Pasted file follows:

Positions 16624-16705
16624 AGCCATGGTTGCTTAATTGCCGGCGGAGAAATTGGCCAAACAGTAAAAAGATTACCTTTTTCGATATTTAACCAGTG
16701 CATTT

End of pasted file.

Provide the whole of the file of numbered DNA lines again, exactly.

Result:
Positions 16624-16705
16624 AGCCATGGTTGCTTAATTGCCGGCGGAGAAATTGGCCAAACAGTAAAAAGATTACCTTTTTCGATATTTAACCAGTG
16701 CATTT